WASHINGTON—President Bush's choice to be his war adviser, Lt. Gen. Douglas Lute, said Thursday that the U.S. military surge has given the Iraqi government a "golden opportunity," but Iraqi leaders aren't making the economic and political progress needed to achieve national reconciliation.
Lute was skeptical about the troop increase before President Bush announced it in January, arguing that a military solution wasn't enough to bring lasting national stability. At a Senate confirmation hearing Thursday, he promised to give Bush his unvarnished military advice and to keep the lives of U.S. military men and women foremost in this thinking as the administration shapes its war policy.
Lute said that the Iraqis want to meet benchmarks they've set that are designed to lead to an end of factional fighting, but "have shown so far very little progress." Unless they start making progress, there's unlikely to be any decrease in violence, he said.
"I have reservations about just how much leverage we can apply on a system that is not very capable right now," Lute said.
But he noted that the Iraqi government had been in power just over a year. "I think we're in the early days and time will tell."
Sen. John Warner of Virginia, one of the Senate's military experts and a leading Republican seeking a bipartisan way to reshape Iraq policy, said the United States was paying a heavy price to establish Iraq's government.
"We're losing brave soldiers, their lives, every week, many more wounded seriously for life every week, and it is a balance that this Congress, this president and the American public must look at each and every day," Warner said,
American service men and women in Iraq and Afghanistan are "foremost in my mind," replied Lute, "and they are absolutely behind my motivation to seek this appointment and seek this nomination, your confirmation of this nomination and try to make a difference here in Washington."
Lute didn't address alternative political solutions, but told senators during his hearing before the Armed Services Committee that he believed there was no purely military or America-only solution possible.
Al-Qaida terrorists are the main U.S. enemy in Iraq, and they're trying to set up a haven there, Lute said. He also said it's not U.S. policy to keep permanent military bases in Iraq or control the country's oil. He said he remains concerned that a large U.S. presence in Iraq would create the image of a permanent occupation and make Iraqis overly dependent on U.S. forces.
Lute said that some of the blame for Iraq's dependency lays with American forces, who, he said, are so aggressive and used to a can-do style that they sometimes find it hard to step aside.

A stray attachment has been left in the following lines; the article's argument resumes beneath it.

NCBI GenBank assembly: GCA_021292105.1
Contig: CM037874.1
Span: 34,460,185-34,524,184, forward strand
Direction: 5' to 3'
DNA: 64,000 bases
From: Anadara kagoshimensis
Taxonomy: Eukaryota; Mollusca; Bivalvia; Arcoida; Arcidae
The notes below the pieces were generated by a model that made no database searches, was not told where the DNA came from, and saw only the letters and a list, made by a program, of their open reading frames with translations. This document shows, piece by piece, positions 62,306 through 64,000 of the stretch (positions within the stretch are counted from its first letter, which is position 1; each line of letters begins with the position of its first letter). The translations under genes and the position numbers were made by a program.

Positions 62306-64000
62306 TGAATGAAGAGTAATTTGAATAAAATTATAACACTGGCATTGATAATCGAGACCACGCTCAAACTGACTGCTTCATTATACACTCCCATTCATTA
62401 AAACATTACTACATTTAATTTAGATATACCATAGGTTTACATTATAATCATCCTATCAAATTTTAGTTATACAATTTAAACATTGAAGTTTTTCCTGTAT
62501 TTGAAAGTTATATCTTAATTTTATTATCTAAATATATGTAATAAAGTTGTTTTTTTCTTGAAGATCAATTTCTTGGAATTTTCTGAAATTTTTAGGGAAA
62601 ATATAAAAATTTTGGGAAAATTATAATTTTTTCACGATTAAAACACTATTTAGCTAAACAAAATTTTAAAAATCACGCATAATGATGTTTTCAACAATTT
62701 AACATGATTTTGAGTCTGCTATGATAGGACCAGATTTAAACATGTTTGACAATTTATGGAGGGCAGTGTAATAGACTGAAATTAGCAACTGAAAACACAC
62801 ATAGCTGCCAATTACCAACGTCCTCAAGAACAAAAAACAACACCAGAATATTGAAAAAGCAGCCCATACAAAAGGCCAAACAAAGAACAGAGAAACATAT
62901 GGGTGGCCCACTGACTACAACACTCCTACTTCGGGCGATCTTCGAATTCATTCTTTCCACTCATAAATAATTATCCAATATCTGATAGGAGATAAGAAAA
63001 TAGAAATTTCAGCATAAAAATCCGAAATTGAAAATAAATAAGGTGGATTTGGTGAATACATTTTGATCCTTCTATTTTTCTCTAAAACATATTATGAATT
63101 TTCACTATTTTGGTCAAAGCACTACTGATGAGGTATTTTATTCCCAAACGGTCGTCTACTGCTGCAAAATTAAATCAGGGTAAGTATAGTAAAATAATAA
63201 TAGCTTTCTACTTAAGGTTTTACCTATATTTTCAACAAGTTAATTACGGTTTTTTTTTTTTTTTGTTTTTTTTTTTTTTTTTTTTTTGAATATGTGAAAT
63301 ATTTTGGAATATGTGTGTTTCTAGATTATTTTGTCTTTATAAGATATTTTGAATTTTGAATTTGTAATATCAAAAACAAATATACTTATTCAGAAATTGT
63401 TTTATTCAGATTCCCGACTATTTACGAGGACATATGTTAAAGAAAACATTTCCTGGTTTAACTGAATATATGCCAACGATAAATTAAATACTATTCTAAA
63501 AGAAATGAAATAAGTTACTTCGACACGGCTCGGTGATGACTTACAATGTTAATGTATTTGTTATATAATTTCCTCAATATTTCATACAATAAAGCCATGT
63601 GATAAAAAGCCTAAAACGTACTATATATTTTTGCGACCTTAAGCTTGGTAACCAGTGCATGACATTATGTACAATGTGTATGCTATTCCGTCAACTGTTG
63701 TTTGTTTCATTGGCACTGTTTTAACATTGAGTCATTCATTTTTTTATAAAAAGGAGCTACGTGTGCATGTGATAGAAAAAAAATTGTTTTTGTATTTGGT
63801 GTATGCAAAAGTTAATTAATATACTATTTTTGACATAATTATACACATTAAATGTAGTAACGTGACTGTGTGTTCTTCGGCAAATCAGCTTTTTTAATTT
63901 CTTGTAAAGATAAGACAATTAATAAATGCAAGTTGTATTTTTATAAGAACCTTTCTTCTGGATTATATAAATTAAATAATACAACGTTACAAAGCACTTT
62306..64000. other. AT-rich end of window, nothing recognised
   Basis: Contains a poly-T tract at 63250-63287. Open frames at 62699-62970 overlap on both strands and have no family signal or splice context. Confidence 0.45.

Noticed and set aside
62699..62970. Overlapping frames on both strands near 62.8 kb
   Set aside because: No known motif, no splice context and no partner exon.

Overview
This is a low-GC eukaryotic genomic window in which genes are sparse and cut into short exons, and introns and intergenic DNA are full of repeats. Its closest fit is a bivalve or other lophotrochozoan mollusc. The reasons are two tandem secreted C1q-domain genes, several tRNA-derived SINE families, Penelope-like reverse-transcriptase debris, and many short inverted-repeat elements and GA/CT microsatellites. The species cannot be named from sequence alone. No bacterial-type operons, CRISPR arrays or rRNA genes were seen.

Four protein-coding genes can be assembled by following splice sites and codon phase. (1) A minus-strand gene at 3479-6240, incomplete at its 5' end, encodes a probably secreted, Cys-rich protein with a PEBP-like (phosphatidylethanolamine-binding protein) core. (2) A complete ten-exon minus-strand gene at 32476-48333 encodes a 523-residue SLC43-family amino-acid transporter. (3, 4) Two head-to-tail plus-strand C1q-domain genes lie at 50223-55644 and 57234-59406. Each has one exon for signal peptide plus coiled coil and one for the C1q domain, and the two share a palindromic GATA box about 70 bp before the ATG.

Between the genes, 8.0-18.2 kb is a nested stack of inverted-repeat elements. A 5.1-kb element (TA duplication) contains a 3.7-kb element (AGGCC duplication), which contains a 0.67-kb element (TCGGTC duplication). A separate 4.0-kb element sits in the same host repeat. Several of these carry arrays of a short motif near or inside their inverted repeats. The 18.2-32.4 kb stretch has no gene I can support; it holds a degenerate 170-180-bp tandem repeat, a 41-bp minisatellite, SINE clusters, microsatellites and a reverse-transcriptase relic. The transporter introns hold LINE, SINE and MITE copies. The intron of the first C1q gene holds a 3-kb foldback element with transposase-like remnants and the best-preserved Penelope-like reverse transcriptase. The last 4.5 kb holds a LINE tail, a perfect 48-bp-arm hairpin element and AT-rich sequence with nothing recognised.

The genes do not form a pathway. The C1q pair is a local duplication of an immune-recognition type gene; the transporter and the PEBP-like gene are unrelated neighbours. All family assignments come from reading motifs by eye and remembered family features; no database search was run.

He said the troop increase in Baghdad made Iraqi officials understand that the United States was providing them security. "We're giving them a golden opportunity that they must seize to make progress on the political front."
Lute, a 32-year career officer, has been serving as director of operations on the Joint Chiefs of Staff. He previously served in that position under Gen. John Abizaid, the former commander of U.S. Central Command, which oversees the wars in Iraq and Afghanistan. He's married to Jane Holl Lute, a retired Army officer who's the assistant secretary-general for peacekeeping operations at the United Nations.
Sen. Jack Reed, D-R.I., a U.S. Military Academy graduate and former Army captain, said he'd known Lute and his wife for a long time, and "there's no one in the uniform of the United States Army I admire more, respect more."
But Reed said Lute's appointment represented a "devastating critique" of the national security advisers at the White House, Stephen Hadley and his predecessor, Secretary of State Condoleezza Rice.
Reed said Hadley should be fired if he had to hand off responsibility for the wars.
Lute said he'd brief Bush directly every day, but would also work with Hadley as a teammate.
"I just fear that you're going to be placed in an impossible situation," Reed said. "And I know why you're doing this job. It's because at the core, you're a soldier, because you understand what those young men and women are doing out there, and you can't do anything less. But I am very concerned that this is not going to work. It's another political public relations ploy rather than a significant change in strategy."
In a separate development Thursday, Sen. Joseph Biden, D-Del., led a bipartisan group of senators in calling for the Bush administration to give up on its goal of a strong, central multiethnic government in Iraq and work instead with other nations for a political solution in Iraq based on federalism—Iraqi factions taking charge of their own regions, as provided for in the nation's constitution.
Biden, the chairman of the Senate Foreign Relations Committee, has called for more than a year for a plan that would allow 18 regions in Iraq to control their own police and laws, with only a limited role for the central government. He said he met recently with representatives of the other permanent members of the United Nations Security Council—China, Britain, France and Russia—and all embraced the idea.
Biden said the Bush administration had a "fatally flawed" belief that Iraqis would rally behind a strong central government.
"There's no trust of the central government, and there's no capacity on the part of that government to deliver services and security," he said. "So simply put, Iraq cannot be run from the center absent a dictator or foreign occupation. If we want the country to hold together and find stability, we have to make federalism work.
"I believe it's the best way to end the war in Iraq in a responsible way," Biden said.
Biden's resolution was co-sponsored by Sens. Barbara Boxer, D-Calif., Sam Brownback, R-Kan., Gordon Smith, R-Ore., and Bill Nelson, D-Fla.
(c) 2007, McClatchy-Tribune Information Services.